HARTFORD - President Donald Trump wrapped up the Helsinki summit with Russian President Vladimir Putin amid questions surrounding the recent indictment of hacking and spying into the 2016 election.
The 29 page indictment stops short of saying the interference changed the outcome of the election, but it does go into great detail about the lengths Russian intelligence officials went to hack and spy on emails and computers of Democratic political operatives and agencies.
“During today's meeting I addressed directly with President Putin the issue of Russian interference in our elections. I felt this was a message best delivered in person. Spent a great deal of time talking about it, and President Putin may very well want to address it,” said President Trump.
The hacker gained access to financial information, social security numbers, names and detailed voter information. The allegations are part of White House Special Counsel Robert Mueller's indictment that named 12 officials.
Officials in Connecticut are calling on the President to pursue extraditing those alleged spies to have them stand trial in the United States.
At the end of today's summit, the Trump and Putin held a joint news conference where the President flat out denied any collusion while President Putin said there is no proof to show hacking or spying.
FOX61 spoke today with Senator Chris Murphy and a political science professor from the University of New Haven.
"I think we all have to really really worry right now about what Russia knows about Donald Trump about what Vladimir Putin has on Donald Trump that would make him do something that is so clearly an effort to side with Russia against the United States," said Sen. Murphy.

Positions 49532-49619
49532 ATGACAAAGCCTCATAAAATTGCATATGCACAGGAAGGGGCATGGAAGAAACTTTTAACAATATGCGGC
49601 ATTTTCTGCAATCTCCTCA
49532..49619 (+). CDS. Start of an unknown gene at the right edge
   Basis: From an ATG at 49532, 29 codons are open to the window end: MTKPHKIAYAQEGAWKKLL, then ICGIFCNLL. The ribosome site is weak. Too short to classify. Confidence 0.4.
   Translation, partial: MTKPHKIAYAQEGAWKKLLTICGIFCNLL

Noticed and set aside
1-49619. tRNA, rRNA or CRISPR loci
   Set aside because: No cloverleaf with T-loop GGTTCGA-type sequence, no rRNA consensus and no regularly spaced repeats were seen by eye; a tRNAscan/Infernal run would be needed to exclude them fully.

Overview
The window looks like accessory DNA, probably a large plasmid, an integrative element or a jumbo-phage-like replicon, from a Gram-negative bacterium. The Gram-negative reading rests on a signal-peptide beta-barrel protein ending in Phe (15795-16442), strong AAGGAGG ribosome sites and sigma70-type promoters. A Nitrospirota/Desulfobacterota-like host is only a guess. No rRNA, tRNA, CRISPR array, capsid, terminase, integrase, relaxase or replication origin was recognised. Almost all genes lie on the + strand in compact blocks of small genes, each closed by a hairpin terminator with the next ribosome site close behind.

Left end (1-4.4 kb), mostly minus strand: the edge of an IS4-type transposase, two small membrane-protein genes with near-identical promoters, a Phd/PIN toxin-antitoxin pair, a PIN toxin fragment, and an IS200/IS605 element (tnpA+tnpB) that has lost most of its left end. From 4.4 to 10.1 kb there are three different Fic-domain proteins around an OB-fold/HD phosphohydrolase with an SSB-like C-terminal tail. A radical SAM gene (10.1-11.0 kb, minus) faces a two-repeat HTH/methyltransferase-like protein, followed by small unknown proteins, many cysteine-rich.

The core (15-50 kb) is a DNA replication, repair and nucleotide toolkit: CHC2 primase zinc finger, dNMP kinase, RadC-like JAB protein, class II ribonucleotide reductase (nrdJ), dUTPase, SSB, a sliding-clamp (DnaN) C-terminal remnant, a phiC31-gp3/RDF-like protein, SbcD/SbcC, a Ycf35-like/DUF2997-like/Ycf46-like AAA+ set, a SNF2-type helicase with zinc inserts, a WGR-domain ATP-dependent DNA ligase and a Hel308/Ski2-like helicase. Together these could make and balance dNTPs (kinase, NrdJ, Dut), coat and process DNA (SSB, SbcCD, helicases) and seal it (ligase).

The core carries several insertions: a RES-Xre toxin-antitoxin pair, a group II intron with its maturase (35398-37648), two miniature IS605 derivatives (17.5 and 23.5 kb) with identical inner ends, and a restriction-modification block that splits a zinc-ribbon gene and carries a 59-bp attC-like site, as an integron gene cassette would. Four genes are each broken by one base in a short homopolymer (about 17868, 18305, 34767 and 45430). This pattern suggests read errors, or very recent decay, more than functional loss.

Professor Matthew Schmidt is a National Security and Political Science Professor at the University of New Haven.
"President Trump said, I trust both sides. I trust my intelligence people and the Russian intelligence people, which is extraordinary. It’s a slap in the face to the entire American intelligence community."
Senator Richard Blumenthal called on the President to do three things that he said would discourage Russia from hacking. He said that includes imposing strong sanctions, naming and shaming Russian officials who have hidden investments in the United States and using counter cyber-attack technology in coordination with our allies.
"The voters and any individuals in this country who were victims of this crime and it is a crime to steal this information, should be alerted and warned so they can take precautions against identity theft," said Sen. Blumenthal.
The indictment claims that the cyber-attacks continued until about a month prior to the election and said that Russian spies were able to look at keystrokes, take screenshots and remove data from computers.